By JAY STONEKING
In September, I wrote about two privacy cases that were scheduled to be heard by the West Virginia Supreme Court. In the first one a health care provider was arguing that it should not be required to pay damages for illegally accessing and disseminating the plaintiff’s private medical records.
In the second one, West Virginia’s largest insurer, State Farm, was arguing that insurers should be free to share private medical data with national databases – and, even more disturbingly, that trial courts in West Virginia lacked any power to stop them. I am pleased to announce that in both cases the West Virginia Supreme Court ruled in a way that protected privacy rights.
You may remember that in R. K. vs. St. Mary’s Medical Center, Inc., 2012 WL 5834577, a hospital employee illegally accessed the plaintiff’s psychiatric records and then forwarded them to the plaintiff’s estranged wife and her divorce attorney. The plaintiff sued the hospital, claiming that state law provided a remedy for this scandalous behavior. The hospital asked the trial court to dismiss the case, arguing that HIPAA preempted any and all state laws relating to medical rights privacy. Because HIPAA itself didn’t provide a remedy the hospital was, in reality, asking for a free pass.
Thankfully, the West Virginia Supreme Court refused to accept the hospital’s bizarre argument. Even though HIPAA is meant to protect privacy rights, the hospital was twisting it to mean that HIPAA violations would go unpunished. This interpretation was rejected out of hand:
“[S]tate common law claims for the wrongful disclosure of medical or personal health information are not inconsistent with HIPAA. Rather, …such state law claims complement HIPAA by enhancing the penalties for its violation and thereby encouraging HIPAA compliance. Accordingly, we now hold that common law tort claims based upon the wrongful disclosure of medical or personal health information are not preempted by the Health Insurance Portability and Accountability Act of 1996.”
The database case was State ex rel. State Farm Mut. Aut. Insurance Company vs. Marx, 2012 WL 5834584. The plaintiff was injured in a car wreck and made a claim against the negligent driver. As a part of the litigation process, the plaintiff produced portions of his medical records. The negligent driver’s insurer, State Farm, was known to share medical records with national databases. Therefore, the plaintiff asked the trial court for a protective order. State Farm fought this issue tooth and nail for over two years. Even though the West Virginia Supreme Court decided the issue in 2011, saying that medical records and data could be protected from dissemination, State Farm refused to give up and appealed again–for a third time!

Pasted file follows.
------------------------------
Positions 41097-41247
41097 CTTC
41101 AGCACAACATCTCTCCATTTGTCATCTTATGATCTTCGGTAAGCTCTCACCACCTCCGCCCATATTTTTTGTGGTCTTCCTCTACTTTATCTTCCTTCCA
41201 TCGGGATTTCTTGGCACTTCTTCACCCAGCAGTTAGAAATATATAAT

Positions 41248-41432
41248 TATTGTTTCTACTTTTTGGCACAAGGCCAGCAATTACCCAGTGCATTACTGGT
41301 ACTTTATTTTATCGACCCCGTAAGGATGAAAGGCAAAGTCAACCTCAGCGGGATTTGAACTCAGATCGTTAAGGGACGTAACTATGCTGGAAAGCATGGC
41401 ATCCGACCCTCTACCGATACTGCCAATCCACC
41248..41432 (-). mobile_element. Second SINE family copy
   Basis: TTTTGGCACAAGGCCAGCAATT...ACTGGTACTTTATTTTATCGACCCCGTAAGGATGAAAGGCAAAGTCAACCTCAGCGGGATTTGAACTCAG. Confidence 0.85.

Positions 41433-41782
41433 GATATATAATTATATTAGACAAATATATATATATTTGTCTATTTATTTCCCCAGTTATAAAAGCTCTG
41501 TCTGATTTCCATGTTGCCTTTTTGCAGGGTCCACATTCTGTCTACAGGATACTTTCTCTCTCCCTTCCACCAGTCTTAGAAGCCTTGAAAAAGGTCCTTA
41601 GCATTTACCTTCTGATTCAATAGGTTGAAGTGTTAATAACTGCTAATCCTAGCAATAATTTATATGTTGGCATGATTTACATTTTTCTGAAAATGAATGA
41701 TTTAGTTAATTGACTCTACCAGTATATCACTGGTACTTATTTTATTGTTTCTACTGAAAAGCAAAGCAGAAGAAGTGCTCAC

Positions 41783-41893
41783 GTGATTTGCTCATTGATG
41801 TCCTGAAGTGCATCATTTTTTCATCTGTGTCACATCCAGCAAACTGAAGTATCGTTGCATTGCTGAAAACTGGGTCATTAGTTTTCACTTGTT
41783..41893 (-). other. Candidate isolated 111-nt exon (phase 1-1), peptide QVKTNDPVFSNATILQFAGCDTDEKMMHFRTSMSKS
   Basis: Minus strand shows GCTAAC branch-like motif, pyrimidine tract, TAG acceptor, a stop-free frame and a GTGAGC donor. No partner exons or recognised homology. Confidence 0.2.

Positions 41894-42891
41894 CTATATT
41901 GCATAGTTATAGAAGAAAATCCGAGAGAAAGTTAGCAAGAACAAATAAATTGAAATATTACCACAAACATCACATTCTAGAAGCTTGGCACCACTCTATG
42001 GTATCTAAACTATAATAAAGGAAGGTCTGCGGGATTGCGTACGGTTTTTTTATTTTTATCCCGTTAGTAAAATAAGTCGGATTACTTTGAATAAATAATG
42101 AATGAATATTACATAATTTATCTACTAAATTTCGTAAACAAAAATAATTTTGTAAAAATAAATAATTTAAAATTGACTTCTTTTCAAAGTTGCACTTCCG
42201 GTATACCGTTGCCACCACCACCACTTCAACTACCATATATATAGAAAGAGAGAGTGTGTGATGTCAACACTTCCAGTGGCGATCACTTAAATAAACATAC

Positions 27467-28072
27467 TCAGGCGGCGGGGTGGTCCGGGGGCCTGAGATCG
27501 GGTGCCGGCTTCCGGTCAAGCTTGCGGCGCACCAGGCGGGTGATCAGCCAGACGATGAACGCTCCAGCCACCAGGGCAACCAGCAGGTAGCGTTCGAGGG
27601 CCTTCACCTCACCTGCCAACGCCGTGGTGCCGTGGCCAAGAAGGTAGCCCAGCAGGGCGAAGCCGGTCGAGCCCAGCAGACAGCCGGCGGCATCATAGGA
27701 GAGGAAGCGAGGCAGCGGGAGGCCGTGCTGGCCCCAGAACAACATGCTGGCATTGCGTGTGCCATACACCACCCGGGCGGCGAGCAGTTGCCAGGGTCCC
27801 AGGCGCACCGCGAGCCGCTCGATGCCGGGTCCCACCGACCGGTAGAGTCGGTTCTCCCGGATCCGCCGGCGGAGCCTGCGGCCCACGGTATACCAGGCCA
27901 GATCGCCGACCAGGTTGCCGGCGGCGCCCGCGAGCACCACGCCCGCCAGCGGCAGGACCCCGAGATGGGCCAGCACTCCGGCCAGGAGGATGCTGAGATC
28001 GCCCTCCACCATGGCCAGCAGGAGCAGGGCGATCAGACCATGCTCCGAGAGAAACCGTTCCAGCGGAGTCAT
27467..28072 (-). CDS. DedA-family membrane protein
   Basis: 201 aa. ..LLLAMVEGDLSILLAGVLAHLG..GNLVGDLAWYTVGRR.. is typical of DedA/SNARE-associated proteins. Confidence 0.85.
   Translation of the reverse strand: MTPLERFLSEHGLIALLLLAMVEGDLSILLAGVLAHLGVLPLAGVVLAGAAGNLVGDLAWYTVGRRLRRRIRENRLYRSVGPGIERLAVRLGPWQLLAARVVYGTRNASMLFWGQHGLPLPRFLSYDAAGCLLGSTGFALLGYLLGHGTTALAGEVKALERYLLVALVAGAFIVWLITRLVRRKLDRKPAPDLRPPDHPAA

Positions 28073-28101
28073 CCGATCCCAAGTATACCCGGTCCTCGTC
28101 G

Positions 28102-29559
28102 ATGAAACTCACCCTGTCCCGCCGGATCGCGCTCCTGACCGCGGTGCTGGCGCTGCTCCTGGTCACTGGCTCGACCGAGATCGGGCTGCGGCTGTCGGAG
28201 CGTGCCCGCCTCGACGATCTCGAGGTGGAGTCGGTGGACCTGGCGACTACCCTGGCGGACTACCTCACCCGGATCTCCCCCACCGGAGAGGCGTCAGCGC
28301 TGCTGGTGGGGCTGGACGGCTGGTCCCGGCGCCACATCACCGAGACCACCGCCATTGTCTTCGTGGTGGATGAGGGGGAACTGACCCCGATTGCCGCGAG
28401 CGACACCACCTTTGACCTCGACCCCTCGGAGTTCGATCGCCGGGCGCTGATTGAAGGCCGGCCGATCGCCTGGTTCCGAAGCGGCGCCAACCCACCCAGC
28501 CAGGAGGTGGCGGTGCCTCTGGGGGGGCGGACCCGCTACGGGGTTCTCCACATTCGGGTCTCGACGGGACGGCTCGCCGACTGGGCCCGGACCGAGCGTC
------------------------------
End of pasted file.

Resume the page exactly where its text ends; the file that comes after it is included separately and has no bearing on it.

In its Nov. 15 opinion, the West Virginia Supreme Court says emphatically that trial courts of West Virginia have the power to regulate all discovery, including the protection of private medical records:
As part of a trial court’s exclusive authority to manage discovery in its tribunal, a court also may enter protective orders to safeguard the confidentiality of materials disclosed in discovery and to regulate the manner in which such information may be used.
Justice Menis Ketchum wrote a separate opinion urging the adoption of a new court rule covering the subject of medical privacy. This rule would make it clear that production of medical records as part of the litigation process does not waive any privilege or confidentiality, and that reproducing or disseminating medical records would be expressly prohibited.
This case was certainly a “win” for privacy rights. However, as Justice Ketchum noted, having these issues resolved in individual cases is an unnecessary strain on judicial resources. It would be better to address this issue through the rulemaking process so that protection can be provided on a state wide basis and without having to make a formal request for a court order. I, for one, join Justice Ketchum’s call for a new court rule so that the privacy rights of litigants can be fully protected.
Jay Stoneking is an attorney at Bordas & Bordas in Wheeling.